The New York Times had an interesting article this week about the health care industry and its anxieties surrounding the changes Donald Trump and congressional Republicans intend to impose on the system. The piece, however, was a little short on quotes, and as it turns out, there was a specific reason for that."Some companies, anxious about changes in health policy, said they were afraid to speak out because they feared that Mr. Trump would attack them on Twitter, as he has badgered Boeing, Ford, General Motors, Lockheed Martin and Toyota," the Times explained.President Obama spoke at MacDill Air Force Base last month, where he celebrated one of the great American freedoms: we can "criticize a president without retribution." Evidently, that freedom is a little less secure in the Trump era.Indeed, the New York Times' report followed a related piece on tech companies on the West coast adjusting their schedules, making sure "someone is up at 3 a.m. local time to catch the [president-elect's] tweets out of fear that a Trump tweet could crash their stock and put their company into a frenzy."As it turns out, the president-elect isn't just intimidating potential critics; as he demonstrated on Twitter this morning, he also wants to use his notoriety to reward allies.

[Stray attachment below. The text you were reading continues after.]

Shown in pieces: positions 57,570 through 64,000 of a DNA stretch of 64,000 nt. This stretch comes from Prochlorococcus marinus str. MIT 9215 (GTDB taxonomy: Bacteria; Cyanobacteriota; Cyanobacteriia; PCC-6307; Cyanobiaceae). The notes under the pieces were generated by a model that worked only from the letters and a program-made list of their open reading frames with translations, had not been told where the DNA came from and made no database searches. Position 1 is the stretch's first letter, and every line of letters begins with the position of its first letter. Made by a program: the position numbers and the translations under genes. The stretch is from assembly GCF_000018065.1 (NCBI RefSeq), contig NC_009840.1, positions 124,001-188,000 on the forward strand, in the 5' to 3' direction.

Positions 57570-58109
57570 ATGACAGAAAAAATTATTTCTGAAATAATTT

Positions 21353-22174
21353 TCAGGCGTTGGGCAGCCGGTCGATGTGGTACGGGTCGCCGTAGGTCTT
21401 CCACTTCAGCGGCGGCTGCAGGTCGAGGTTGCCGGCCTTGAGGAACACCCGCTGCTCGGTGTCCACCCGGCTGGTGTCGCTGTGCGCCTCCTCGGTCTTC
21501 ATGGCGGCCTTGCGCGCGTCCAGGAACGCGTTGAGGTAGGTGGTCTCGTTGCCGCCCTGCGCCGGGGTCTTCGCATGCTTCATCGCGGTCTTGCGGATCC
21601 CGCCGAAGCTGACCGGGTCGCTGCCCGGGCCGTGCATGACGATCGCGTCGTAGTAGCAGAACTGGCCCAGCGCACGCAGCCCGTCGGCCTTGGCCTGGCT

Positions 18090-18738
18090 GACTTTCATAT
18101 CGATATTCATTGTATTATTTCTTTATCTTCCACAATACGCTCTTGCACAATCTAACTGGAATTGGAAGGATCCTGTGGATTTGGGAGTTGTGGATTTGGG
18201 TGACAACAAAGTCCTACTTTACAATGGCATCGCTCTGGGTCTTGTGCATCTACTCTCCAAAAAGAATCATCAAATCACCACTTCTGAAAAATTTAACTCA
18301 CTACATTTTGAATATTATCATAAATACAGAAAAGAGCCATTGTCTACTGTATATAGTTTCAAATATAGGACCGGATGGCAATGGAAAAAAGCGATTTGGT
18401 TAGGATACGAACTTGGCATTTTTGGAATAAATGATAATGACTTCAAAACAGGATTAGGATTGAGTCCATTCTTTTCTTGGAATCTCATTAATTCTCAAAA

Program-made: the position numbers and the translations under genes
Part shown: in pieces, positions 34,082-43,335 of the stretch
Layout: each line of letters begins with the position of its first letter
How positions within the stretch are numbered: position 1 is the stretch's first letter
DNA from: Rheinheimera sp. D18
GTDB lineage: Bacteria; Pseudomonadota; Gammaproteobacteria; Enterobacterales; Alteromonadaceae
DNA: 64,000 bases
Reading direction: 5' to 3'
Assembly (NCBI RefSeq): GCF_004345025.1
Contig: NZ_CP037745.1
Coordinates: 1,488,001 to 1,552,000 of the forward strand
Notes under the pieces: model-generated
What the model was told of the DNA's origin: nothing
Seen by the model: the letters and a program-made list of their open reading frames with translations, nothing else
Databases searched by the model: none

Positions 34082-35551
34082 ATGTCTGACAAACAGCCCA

"Thank you to Linda Bean of L.L.Bean for your great support and courage. People will support you even more now. Buy L.L.Bean."
Apparently, Linda Bean, the granddaughter of L.L. Bean's founder and a member of the company's board of directors, made an illegally large campaign contribution to a pro-Trump political action committee. This prompted some on the left to announce they'll no longer buy from the national retailer.For its part, L.L. Bean's public-relations department wants no role in an ugly political fight, and the company's executive chairman, Shawn Gorman, said in a statement, "L.L.Bean does not endorse political candidates, take positions on political matters, or make political contributions."And yet, here we are, watching Trump take the unnecessary step of pushing the company even deeper into a partisan dispute, encouraging his followers to support a business because of a donor's contribution.No one really benefits from any of this. By all appearances, Trump doesn't care.